Keegan Lowe had 24 points in 71 games for the WHL's Edmonton Oil Kings this season. (Photo courtesy the Edmonton Oil Kings)
When Edmonton Oil Kings blueliner Keegan Lowe needs advice, he simply walks down the hall of his family home.
As the son of Oilers dynasty defenseman and current president of hockey ops Kevin Lowe, Keegan has been doubly blessed by the fact he gets to play major junior in his hometown and also has the owner of six Stanley Cup rings around to help him with his game.
“Just like most hockey players, my dad is my mentor,” Keegan said. “Sometimes we’ll watch video together online and talk about my skill work or positional work.”
While dad doesn’t want to tamper too much with Keegan’s development - he does have an NHL team to run and the Oil Kings have a very capable staff themselves - bringing 19 seasons of big league experience can be a boon for the youngster.
“I try not to do it too often,” Kevin said. “But if I see a particular characteristic repeating itself, I’ll pull off a couple clips. I have to say, though, it’s been a lot less frequent as the season went on.”
Which is a big reason why Keegan is slated to be selected in the second or third round of the draft this summer. While he’s not an imposing defenseman, the Oil Kings stalwart had a big turnaround season, playing with Buffalo Sabres prospect Mark Pysyk and posting a plus-33 rating, a vast improvement over the minus-16 he was stuck with last year. Though 2010-11 could have been another down season, too.
“Coming into the season, I didn’t have the greatest start,” Keegan said. “So I worked with our defensive coach, Steve Hamilton. He told me to work on the little things, like 1-on-1 coverage and not getting beat off the wall. I started to take more pride in the defensive zone.”
He also got more aggressive. Lowe put up 123 PIM this season, double what he drew as a rookie. And though fighting isn’t his strength, he was more than willing to drop the gloves when asked.
“He’s playing with more of an edge now,” one scout said. “But at the same time, it’s his skill level you like. He had the advantage of who his father was, he’s a more complete player. His overall game has improved a lot.”
Lowe cites Nick Lidstrom and Shea Weber as NHLers he likes to watch, particularly because of the way both take care of the defensive zone and have an ability to get their point shots through to the net. As a kid, however, he had several of his dad’s teammates to look up to for a different reason.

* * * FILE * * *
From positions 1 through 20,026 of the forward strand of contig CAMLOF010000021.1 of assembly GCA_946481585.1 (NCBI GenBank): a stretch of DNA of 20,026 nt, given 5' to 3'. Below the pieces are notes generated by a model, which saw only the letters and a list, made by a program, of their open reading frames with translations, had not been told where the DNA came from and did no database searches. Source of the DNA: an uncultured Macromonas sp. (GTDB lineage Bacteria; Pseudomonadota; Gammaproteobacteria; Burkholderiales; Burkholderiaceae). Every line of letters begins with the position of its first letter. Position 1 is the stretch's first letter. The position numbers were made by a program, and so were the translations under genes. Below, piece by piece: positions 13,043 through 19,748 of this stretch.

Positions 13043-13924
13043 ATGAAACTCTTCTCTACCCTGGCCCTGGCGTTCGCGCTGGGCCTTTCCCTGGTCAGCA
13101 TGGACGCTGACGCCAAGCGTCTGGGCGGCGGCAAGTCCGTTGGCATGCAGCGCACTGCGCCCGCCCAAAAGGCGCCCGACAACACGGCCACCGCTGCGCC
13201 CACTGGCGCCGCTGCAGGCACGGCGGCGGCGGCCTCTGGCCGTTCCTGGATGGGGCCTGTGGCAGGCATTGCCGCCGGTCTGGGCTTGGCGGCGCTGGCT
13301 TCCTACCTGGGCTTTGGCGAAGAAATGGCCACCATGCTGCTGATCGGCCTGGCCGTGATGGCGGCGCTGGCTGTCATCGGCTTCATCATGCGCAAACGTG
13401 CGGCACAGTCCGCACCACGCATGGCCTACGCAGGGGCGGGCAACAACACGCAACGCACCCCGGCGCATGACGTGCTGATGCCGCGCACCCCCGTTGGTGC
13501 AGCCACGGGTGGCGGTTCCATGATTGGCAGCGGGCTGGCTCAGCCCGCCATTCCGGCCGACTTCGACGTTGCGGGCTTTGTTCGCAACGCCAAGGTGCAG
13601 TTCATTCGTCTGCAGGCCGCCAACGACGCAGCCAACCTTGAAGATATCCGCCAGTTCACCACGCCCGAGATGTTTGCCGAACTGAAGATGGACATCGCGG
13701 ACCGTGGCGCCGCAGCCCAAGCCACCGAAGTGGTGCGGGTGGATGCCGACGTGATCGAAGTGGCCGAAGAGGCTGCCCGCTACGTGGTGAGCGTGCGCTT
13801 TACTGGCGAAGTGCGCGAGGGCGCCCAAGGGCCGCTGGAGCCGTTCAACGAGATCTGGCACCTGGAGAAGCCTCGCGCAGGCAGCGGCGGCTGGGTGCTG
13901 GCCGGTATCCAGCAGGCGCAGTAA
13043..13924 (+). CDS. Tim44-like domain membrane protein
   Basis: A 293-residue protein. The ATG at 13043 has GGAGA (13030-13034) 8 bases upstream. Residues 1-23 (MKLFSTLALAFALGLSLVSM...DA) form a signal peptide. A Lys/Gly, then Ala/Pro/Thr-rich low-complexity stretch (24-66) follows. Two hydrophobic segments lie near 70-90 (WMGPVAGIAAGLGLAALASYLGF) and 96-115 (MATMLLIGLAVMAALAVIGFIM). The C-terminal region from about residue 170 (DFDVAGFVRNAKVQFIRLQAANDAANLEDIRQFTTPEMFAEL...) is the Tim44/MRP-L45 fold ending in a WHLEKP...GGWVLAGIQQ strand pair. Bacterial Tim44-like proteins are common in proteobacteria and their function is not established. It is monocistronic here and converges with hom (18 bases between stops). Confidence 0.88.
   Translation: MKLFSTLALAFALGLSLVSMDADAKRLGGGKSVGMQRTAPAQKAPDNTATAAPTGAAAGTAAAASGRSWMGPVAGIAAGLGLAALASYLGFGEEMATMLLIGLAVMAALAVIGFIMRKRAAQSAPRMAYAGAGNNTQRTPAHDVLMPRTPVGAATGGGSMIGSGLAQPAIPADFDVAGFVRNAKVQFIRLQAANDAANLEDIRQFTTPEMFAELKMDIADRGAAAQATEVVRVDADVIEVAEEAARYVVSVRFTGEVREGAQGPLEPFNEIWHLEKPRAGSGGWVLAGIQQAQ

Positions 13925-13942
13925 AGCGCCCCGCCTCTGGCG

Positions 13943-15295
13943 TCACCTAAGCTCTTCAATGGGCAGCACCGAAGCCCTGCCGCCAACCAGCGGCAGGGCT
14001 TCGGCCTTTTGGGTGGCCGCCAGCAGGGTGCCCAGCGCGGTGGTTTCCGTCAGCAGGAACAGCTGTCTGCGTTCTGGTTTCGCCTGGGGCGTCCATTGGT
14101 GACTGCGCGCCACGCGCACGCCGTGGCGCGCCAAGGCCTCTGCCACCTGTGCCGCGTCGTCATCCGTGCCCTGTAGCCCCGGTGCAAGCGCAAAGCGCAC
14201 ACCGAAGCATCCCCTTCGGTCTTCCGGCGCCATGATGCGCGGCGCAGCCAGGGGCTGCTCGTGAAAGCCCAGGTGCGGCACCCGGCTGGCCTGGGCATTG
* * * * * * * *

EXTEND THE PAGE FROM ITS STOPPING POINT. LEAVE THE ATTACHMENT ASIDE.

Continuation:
“When I was younger, I’d go downstairs after games and wait for my dad outside the dressing room or watch practices on weekends,” he said. “Players like Ryan Smyth and Doug Weight were real nice guys, but they also worked hard in practice. It taught me that once you’re there, you have to keep working because someone’s always there to take your spot.”
And though Lowe is an Edmonton boy, he did travel down to Minnesota for a couple years to play prep hockey at Shattuck-St. Mary’s. Along with being able to grow as a young man away from the comforts of home, the journey allowed the burgeoning blueliner to play against stiffer competition.
“He was at a time where he needed more,” Kevin said. “I knew what Shattuck had to offer. He loved the game and every moment he was playing he was happy.”
Now the big dilemma for Kevin is what to do when the draft comes. For obvious reasons, he excuses himself whenever the Oilers scouting brain trust is discussing his son, but Lowe can’t help being a proud papa, either.
“He kinda has everything we’re looking for,” Kevin said. “He has hockey sense and he’s competitive, he can play both ways. I think he’s a pretty well-rounded player.”
It’s not hard to figure out where he got it from.
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